In 2021, a single ‘Royal Hawaiian’ plant reached a bid of $999.99 on Trade Me. Hugh has a few ‘Royal Hawaiian’ plants available (for $500 each). However, he says he would prefer to swap for the likes of a ‘Gros Michel’ banana – now that’s a collector for you!
Banana plants sourced from garden centres need to be carefully cosseted over the winter months as they are not normally grown from an established corm (the rhizome at the base of a parent plant) and lack an internal energy supply to see them through the dormant period. To help them survive the coldest months, bring them inside and treat them as a potted plant.
The best bananas to grow are young plants (also called ‘pups’) that are taken from a parent plant between October and February (take them from a clump that reliably produces good fruit). When taking a pup from its parent, always cut away a good section of corm, along with the pup’s stem. Remove the leaves from the pup before planting it.
Those who live in colder regions can still grow bananas, provided the plants are sheltered from frost. However, fruit is unlikely to result.
To obtain large fruit, maintain just three stems on your banana clump (they are known as the ‘Mother’, ‘Daughter’ and ‘Granddaughter’). Young plants, which form around the base of the parent plant, will rob the parent of nutrients.
Young plants (pups) can be dug and potted up or replanted, however this weakens the root structure. Hugh often kills off young plants he doesn’t require by cutting across their stem, then injecting them with a tiny (2ml) drop of diesel. This prevents the stem from regrowing, but maintains the corm’s root integrity.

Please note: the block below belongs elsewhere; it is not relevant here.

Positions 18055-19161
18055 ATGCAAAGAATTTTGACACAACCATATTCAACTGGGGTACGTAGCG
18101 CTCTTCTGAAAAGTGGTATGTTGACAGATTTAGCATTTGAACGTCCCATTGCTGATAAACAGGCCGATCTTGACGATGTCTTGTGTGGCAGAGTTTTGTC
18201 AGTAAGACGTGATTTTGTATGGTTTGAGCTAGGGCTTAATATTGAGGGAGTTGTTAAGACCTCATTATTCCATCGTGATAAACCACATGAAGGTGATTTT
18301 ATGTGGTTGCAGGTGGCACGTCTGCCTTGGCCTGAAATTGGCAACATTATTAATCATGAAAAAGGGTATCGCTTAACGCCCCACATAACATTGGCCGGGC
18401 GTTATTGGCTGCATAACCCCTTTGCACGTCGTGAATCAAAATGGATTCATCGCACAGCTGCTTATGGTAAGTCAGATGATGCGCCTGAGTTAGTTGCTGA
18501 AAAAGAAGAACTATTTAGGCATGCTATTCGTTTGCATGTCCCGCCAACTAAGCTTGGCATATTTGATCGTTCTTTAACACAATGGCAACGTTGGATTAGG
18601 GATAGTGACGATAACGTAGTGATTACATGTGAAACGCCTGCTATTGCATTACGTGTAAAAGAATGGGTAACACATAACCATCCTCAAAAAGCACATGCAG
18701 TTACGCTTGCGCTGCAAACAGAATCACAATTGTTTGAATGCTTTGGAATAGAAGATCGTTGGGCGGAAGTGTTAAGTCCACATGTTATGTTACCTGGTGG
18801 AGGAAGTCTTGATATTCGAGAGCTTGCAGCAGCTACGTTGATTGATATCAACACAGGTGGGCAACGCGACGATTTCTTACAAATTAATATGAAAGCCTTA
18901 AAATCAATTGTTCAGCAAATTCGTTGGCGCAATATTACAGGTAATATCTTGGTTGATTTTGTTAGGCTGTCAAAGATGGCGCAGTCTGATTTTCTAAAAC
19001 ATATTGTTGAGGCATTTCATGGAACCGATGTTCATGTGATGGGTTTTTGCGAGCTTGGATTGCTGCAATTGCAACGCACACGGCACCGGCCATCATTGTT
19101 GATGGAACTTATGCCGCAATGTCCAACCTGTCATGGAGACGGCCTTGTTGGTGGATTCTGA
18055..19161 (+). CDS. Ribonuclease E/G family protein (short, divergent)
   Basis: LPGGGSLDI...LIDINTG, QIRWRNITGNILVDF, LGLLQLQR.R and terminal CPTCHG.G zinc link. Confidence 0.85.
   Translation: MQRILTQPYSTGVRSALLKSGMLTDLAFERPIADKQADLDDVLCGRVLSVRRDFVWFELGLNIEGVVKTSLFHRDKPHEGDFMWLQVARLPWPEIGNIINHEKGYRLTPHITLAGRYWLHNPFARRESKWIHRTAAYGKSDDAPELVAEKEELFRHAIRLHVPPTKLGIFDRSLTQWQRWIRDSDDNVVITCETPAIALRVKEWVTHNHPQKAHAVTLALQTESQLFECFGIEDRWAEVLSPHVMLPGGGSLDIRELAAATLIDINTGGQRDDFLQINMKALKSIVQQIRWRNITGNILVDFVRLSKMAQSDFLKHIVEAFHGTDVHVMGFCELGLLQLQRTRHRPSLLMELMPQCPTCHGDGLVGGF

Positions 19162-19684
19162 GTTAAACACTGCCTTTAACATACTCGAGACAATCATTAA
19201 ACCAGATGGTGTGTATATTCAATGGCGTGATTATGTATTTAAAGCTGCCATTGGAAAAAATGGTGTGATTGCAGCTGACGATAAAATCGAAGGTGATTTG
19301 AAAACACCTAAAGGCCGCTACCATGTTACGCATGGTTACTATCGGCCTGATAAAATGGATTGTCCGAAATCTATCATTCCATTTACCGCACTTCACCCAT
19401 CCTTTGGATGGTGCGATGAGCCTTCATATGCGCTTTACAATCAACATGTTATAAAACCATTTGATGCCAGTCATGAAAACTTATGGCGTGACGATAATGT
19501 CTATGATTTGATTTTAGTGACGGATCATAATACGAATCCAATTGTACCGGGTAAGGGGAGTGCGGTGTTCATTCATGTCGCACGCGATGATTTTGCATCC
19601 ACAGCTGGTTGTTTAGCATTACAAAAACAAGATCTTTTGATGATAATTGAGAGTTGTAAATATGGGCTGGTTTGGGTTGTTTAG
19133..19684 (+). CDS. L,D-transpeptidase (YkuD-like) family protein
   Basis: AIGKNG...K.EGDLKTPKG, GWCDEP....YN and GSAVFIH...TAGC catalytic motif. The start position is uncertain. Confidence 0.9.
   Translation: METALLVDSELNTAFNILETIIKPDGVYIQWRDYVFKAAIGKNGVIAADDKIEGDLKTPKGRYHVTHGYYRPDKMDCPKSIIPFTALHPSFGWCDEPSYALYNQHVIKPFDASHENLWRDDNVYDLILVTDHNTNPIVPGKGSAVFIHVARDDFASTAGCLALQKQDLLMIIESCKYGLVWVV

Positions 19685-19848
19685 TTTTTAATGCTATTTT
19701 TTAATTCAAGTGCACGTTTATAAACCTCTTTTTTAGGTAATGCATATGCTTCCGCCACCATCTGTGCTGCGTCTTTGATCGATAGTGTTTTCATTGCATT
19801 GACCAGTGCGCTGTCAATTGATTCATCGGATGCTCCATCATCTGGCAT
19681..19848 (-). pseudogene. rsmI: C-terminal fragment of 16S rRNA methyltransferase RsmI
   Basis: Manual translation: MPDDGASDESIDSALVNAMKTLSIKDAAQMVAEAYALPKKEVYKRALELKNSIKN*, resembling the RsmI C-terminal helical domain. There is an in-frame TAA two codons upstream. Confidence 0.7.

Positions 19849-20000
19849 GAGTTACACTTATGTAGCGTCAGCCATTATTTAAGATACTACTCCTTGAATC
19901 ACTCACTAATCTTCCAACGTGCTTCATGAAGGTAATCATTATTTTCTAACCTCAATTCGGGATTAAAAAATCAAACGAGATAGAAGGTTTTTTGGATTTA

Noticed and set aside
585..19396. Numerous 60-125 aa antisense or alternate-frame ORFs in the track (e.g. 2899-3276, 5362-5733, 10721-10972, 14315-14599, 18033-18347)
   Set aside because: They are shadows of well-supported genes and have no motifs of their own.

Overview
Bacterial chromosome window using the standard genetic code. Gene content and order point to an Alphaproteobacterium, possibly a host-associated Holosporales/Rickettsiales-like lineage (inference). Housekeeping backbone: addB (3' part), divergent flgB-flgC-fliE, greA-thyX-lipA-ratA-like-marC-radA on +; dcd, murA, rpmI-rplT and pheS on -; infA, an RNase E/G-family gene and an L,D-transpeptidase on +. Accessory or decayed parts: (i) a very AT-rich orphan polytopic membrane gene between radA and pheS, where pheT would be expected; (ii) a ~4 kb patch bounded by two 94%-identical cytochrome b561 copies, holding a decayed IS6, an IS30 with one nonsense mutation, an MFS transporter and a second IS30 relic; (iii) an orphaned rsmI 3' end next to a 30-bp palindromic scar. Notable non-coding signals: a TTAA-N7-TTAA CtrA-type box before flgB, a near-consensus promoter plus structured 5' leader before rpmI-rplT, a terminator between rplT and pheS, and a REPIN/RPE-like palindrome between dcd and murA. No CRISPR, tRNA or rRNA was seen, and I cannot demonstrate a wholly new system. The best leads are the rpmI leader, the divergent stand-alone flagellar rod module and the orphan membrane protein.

Yellow Sigatoka is a common fungal disease that affects all banana plants over winter in New Zealand. It moves in when the plants are stressed and at their weakest. Once the warmth arrives and the bananas start growing again, they shrug it off. Yellow Sigatoka can be treated with an antifungal spray, but Hugh chooses to simply remove the affected material from the plants after winter.
Although bananas will survive with little water, they require adequate moisture when fruiting. Place open-ended bags over flowers as soon as they appear to protect them from blemishes.
Weed/mulch banana plants regularly as they are very shallow rooted, and do not enjoy competition.
Hugh runs workshops to teach others the art of banana growing. If you’re interested in attending, contact Hugh at his website landofthelotus.nz. But be in quick – the courses are swiftly booked out. To learn more about banana growing in New Zealand, join Tropical Fruit Growers’ Facebook group Banana Growers of NZ.
• In the wild (where bananas don’t fruit well), a banana eventually exhausts itself because of the demands placed on it by its young suckers. Reproduction of wild bananas is successful because of the spread of their seed. Edible bananas generally don’t have viable seeds as they are hybrids of two wild species.
• New Zealand has around 100–200ha of land in commercial production. The most popular bananas grown are the hardy ‘Misi Luki’ and ‘Lady Finger’.
• Bananas make an excellent fodder crop for stock, and would suit being grown on dairy farms where effluent is readily available. If fodder, rather than fruit, is the priority, cool climate banana varieties, such as the ‘Musa Basjoo’ (or Abyssinian plants, which can tolerate snow) can be grown in cold regions.
• Bananas are the perfect plants for cleaning up our waterways because they thrive on the nitrates and phosphates that often enter waterways from farms.
• Iceland does not import bananas. Even though the country has only six months of sunshine a year, it grows all its bananas in double-skin greenhouses using underfloor heating. This is thanks to country’s geothermal energy reserves.